This northern California native naturally considered bottom sirloin tri-tip the go-to cut of beef. But as I continue on my lifelong journey to fully understand the greater meat community, I have found another contender. In many circles, if you’re talking versatile and delicious, the conversation turns to a cut that is humble yet elegant: the beef brisket.
A mainstay of the Texas diet and the celebratory protein at nearly all gatherings, Lone Star barbecue terminology for the two main brisket muscles have evolved to rather more gastronomical descriptions over time. You will see the brisket flat, extremely straight grained, versatile and consistent, merchandized at a smokehouse as the “lean” portion. After all, the cooked Flat Half Brisket, average for all grades, has only 6.8 grams of fat per 3-ounce serving. That’s less than my sirloin tri-tip. This portrayal as the lean portion comforts the more timid barbecue amateurs, as does the satisfaction from the dining experience, with its moderate and delightful flavor that covers the plate well but in not such a messy way as to frighten those less familiar with the religion of ’cue.
Then there is the point of the brisket, which has many more alternative names than the more popular flat, yet in the eyes of this meat fanatic, the point is also the more complex and palate stimulating of the two muscles. The point has been called the front end, nose cut, thick cut and the second cut. This juicy cut is also referred to as the “web” muscle because of its lacy web-like appearance of lean and fat when carved.
The brisket point has a tremendous amount of rich, buttery beef flavor that acts as a magnet to those familiar with it, yet its calorie content may keep some folks from frequenting their favorite barbecue joint. But hold your tongs; search the web for news of this muscle and you will find Texas A&M University (TAMU) research that says it contains some of the healthiest fat of any beef cut. But more about that later.
Let’s consider the versatility. Brisket that has been cured, treated with pickling spices and peppercorns is the traditional corned beef first made popular by Irish immigrants as a bacon substitute. That’s why it is a staple around St. Patrick’s Day, when the tasty but salty treat, aligned with tubers and cruciferous vegetables, hits the spot for those in that festive mood.
Change the spice combination slightly and you can make classic brisket pastrami in the Jewish tradition. Some terminology relative to Jewish beef cuts may help in this case. It applies to the two parts of the brisket. The “first cut” refers to the brisket flat — again, the leaner of the two pieces from the brisket — and the “second cut” refers to the brisket point. Either way, slice it thin and pile it high to create quite the symbol of the East Coast delicatessen.
Having those two components, flat and point, the brisket lends itself to further merchandising in other ways as well. The brisket flat, scientifically named the Pectoralis profundus, is easy to separate from the point (Pectoralis superficialis) by the common seam the muscles share. Once separated, the brisket flat is prized in many cases by those seeking an easy-to-carve, lean slicing roast. On the other hand, the brisket point is a great alternative to the boneless beef short rib as its generous marbling produces rich beef flavor.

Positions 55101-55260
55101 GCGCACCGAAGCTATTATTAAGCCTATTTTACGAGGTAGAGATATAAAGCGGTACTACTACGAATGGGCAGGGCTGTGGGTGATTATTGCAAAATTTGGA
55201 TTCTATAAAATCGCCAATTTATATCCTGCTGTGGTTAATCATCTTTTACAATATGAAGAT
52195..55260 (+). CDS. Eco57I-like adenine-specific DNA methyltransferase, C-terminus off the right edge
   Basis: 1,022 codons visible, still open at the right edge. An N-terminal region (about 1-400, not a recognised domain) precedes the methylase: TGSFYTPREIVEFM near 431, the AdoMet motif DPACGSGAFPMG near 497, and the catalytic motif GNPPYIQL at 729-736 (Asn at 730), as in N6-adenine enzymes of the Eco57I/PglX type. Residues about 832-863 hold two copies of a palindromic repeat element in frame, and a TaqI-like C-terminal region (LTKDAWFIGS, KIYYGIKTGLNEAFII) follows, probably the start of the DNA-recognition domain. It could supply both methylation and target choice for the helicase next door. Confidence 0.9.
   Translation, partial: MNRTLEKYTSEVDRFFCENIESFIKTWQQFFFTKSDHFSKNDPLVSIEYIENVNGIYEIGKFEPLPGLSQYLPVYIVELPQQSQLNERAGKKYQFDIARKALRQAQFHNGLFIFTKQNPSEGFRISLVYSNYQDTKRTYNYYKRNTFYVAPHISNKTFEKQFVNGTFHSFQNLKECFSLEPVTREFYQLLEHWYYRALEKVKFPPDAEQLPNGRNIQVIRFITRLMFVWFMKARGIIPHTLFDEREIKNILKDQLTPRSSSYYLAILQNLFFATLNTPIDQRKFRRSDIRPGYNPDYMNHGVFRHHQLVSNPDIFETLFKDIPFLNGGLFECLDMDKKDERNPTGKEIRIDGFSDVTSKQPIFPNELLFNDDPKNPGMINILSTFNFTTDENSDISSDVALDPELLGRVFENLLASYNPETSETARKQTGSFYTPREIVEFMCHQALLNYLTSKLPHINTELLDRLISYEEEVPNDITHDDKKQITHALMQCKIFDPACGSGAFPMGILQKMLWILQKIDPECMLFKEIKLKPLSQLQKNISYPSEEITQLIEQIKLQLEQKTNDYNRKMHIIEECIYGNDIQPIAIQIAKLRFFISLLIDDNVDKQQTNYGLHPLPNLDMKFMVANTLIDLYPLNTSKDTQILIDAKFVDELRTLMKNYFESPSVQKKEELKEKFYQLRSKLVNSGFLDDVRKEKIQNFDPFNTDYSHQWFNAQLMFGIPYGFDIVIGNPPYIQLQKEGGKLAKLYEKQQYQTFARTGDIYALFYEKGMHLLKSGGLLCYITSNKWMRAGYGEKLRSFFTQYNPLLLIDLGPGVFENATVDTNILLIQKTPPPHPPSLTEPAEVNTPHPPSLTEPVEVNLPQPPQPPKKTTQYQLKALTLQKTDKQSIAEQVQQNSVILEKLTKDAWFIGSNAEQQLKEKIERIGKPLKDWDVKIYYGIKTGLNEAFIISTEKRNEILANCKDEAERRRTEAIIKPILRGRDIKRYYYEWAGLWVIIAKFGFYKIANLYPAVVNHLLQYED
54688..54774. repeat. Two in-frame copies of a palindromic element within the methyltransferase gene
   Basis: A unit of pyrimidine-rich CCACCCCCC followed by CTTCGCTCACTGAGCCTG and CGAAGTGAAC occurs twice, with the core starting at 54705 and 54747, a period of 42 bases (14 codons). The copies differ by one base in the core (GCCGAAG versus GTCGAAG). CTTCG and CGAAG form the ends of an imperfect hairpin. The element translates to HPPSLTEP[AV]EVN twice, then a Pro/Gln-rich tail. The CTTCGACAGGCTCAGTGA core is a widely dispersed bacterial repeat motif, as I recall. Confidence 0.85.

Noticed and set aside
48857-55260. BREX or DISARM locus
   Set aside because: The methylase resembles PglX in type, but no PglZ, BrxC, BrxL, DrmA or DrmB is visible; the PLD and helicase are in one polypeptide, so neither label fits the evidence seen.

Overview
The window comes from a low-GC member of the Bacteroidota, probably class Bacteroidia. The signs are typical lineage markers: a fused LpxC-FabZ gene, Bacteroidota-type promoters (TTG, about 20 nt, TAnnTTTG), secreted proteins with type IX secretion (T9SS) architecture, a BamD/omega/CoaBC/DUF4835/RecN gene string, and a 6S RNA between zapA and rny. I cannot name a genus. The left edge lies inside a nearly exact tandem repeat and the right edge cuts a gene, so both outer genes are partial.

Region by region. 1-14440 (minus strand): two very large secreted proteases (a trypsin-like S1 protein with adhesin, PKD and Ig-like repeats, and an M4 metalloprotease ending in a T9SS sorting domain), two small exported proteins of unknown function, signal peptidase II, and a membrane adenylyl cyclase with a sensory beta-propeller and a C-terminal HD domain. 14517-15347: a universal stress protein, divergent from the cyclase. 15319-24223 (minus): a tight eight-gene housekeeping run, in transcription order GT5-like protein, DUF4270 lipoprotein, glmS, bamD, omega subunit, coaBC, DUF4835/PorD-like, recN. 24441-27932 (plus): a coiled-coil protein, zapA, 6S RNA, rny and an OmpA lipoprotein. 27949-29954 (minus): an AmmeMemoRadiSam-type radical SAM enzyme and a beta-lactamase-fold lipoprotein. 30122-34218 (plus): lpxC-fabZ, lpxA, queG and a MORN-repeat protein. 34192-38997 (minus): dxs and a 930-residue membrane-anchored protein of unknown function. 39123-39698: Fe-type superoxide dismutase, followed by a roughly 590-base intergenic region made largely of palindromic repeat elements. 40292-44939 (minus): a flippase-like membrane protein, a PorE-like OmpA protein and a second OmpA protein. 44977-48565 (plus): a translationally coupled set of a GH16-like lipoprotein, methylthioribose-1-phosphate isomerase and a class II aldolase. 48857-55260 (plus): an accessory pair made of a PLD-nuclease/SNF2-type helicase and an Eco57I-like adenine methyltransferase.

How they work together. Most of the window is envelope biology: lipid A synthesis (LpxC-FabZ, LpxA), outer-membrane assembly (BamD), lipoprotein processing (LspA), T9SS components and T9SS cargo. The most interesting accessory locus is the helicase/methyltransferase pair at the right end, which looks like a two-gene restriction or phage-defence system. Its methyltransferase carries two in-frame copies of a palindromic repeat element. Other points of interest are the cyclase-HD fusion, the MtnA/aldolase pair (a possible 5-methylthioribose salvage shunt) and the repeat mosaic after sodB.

Either piece from the brisket, cooked properly in “low and slow” style, can become quite tender after the innate collagen content is gelatinized during cooking. Despite a long cooking time, these cuts tend to maintain a typical shape and integrity that lends itself to further applications very well. At our Education & Culinary Center, one of our chefs has created an innovative and fun way to use pre-cooked brisket bits to extend the value even after the main parts have been carved and served. Off-cuts and tips of the brisket can be diced into 1-inch cubes, deep fried, mixed with a complementary dipping sauce and merchandized as “bar candy.” Brilliant!
Now, back to TAMU. Beef brisket has traditionally been served as a whole-muscle cut, but recent findings by Aggie meat scientists suggest the brisket may also be a great item to include as a primary ingredient in ground beef. It seems that’s where the beef animal deposits above-average quantities of oleic acid, a monounsaturated fatty acid — the really good kind of fat, by the way — and it is known to be very desirable to the human palate. Word is getting around about the great taste of brisket, which may be part of the reason there has been a bit of a surge in “premium” ground beef that is made with a high percentage of brisket. Promoters say this brisket-blend ground beef is rich and buttery, which is why we meat lovers tend to gravitate to the brisket in the first place.
The beef brisket, traditionally requiring a more gentle and patient hand during preparation, is a cut of beef that can impress at a great value. NP
Editor’s Note: “Get Real with Beef” is a new column, written by Dr. Phil Bass, corporate meat scientist for the Certified Angus Beef® brand, and Editorial Board Member of The National Provisioner. Watch for his insights, including his take on beef cuts that processors should investigate adding to their product mix (Utilize This!), on a quarterly basis, exclusively in The National Provisioner.